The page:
Men and women have always competed against each other in science. Take this true-life tale:
Gabrielle-Emilie Le Tonnelier de Breteuil, the daughter of the French court’s chief of protocol, married the Marquis du Chatelet in 1725. She lived an upscale domestic life and had three children, but at age 27, took a serious interest in mathematics and physics. Then she began an affair with the philosopher Voltaire, who also had an interest in science. The illicit couple stoked their love of the subject by installing a laboratory at her husband’s chateau, and the pair each entered an essay into a contest where the subject was the “nature of fire.” (Neither won).
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But at least de Breteuil and Voltaire competed against each other on equal grounds. Today’s female scientists face formidable odds to secure federal funding in an amount that even pretends to come close to what their equally-capable male colleagues receive.
First-time women principal investigators get $41,000 less from the National Institutes of Health than men on average, and even at top research institutions. That was one of the many key findings of gender disparity found in a study released this week published this week in JAMA by researchers at Northwestern University and Kellogg School of Management.
The study analyzed 54,000 grants awarded from 2006-2017 and used key criterion to make sure recipients were at similar points in their careers. Researchers did their best to ensure that the male and female grant recipients they studied were equally qualified by comparing metrics like how many papers the men and women published every year, and how often those papers were cited by other scientists.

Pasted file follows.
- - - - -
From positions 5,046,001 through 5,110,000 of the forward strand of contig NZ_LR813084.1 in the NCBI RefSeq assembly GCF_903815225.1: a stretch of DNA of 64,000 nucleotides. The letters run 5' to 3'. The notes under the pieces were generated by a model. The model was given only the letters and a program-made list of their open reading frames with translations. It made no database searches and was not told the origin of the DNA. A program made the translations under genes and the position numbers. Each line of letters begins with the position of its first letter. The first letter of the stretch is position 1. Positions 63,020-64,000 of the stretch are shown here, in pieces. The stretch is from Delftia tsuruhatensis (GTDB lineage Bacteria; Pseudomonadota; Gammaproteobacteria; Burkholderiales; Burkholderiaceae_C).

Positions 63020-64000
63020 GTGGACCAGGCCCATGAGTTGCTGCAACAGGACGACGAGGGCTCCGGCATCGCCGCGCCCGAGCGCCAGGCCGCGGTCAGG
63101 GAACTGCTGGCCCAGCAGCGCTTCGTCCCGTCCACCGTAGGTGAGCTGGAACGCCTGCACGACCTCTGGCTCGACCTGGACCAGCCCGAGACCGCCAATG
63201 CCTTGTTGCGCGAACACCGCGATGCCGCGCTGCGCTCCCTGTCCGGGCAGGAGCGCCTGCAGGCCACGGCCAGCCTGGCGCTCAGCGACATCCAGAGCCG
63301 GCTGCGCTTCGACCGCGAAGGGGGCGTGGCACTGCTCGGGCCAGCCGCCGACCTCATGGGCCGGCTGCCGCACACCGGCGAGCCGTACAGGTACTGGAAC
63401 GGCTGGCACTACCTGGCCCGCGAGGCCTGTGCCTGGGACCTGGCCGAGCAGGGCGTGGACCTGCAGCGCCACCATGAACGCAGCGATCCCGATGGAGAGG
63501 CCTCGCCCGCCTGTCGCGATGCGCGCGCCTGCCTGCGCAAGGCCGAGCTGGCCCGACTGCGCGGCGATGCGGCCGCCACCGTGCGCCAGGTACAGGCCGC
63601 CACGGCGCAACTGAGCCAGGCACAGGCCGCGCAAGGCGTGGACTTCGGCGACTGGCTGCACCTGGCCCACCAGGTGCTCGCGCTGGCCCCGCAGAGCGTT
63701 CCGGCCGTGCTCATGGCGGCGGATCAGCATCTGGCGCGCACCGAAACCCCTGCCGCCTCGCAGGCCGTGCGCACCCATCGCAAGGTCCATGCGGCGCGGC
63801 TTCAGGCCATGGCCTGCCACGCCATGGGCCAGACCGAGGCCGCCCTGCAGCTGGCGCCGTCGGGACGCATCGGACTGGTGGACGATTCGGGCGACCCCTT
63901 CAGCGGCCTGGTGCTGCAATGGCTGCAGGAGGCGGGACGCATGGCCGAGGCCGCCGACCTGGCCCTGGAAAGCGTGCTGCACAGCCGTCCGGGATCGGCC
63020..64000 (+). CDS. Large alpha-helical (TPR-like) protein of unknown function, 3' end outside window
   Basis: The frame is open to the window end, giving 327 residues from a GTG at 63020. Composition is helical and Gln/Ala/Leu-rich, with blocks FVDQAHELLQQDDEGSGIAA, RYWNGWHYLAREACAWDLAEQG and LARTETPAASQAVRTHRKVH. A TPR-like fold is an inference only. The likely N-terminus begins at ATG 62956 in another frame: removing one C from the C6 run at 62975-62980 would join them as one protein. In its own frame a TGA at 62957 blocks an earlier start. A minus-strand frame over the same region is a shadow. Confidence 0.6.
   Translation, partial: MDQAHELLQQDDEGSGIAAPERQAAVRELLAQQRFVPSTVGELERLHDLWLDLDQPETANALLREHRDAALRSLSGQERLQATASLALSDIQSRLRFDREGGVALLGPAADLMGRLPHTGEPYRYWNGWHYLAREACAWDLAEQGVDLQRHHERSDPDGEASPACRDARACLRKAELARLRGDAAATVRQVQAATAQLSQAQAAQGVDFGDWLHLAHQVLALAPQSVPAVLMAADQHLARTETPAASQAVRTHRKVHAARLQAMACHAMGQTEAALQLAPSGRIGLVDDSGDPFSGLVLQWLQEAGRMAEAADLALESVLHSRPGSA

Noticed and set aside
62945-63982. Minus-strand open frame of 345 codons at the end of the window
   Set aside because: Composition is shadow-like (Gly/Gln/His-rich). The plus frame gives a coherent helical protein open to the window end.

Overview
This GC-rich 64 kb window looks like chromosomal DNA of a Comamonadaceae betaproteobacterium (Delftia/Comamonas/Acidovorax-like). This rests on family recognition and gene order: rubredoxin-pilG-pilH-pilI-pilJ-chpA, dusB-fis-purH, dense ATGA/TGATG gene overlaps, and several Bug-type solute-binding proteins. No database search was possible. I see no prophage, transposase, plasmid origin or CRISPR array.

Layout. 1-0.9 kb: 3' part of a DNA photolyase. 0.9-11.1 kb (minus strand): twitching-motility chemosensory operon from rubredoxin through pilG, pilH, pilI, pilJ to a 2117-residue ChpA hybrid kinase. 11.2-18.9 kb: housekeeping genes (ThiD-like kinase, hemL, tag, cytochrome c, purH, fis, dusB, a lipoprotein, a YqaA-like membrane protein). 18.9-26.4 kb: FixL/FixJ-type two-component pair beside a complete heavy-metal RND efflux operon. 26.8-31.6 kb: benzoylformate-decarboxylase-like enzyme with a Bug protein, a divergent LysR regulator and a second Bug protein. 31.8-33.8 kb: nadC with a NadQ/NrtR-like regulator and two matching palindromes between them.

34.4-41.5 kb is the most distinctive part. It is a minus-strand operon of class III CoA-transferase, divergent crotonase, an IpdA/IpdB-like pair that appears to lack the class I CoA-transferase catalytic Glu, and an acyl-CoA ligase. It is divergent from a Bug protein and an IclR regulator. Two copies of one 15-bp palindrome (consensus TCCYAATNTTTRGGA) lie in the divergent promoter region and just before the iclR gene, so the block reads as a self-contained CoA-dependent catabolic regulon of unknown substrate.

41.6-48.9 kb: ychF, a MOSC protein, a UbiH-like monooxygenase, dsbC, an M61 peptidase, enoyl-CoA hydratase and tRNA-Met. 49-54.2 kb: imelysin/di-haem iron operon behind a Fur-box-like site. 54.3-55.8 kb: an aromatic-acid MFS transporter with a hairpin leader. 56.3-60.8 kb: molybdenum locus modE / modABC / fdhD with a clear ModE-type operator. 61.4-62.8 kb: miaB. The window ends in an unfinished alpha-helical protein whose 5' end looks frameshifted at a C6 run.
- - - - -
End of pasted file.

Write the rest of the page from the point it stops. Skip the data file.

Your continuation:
While there was grant inequity overall, the study also found that inequity varied by institution.
The disparity was the largest for female principal investigators at Big Ten universities. There, women received an average grant amount of $66,365 versus $148,076 for male principal investigators. At Ivy League schools, the disparity was smaller, with women receiving an average grant amount of $52,190 versus $71,702 for men, and at the top 50 NIH-funded institutions, first-time female awardees received an average grant amount of $93,916 versus $134,919 for men.
This means that female scientists have less money to buy lab equipment, hire grad student researchers, and take on major experiments.
Women did do better than men in one area, an NIH grant called the R01. In this case, they received $16,000 more than men.
National Institutes of Health issued a statement and did not dispute the study’s findings; in fact, they acknowledged the problem. “We have and continue to support efforts to understand the barriers and factors faced by women scientists and to implement an intervention to overcome them, they said in a statement. The NIH has done their own reporting showing the inequity in grant dollars between women and men.
The disparity of grant money can arrest a young woman scientist’s career
“If women are receiving less grant support from the very beginning of their career, they are less likely to succeed,” said Teresa Woodruff, a professor of obstetrics and gynecology at Northwestern University who worked on the study, in a release. “A funding disadvantage in the formative years of a woman scientist’s career can be especially handicapping because research shows that it is likely to snowball over time.”
And of course, money isn’t just money, it buys prestige and access, says another person who worked on the study.
“If you don’t have the right kind of grant from NIH, you are less likely to be promoted,” said co-corresponding author Brian Uzzi, professor of management and organizations at Kellogg. “The prestigiousness of a grant award are the things that make or break someone’s career.”
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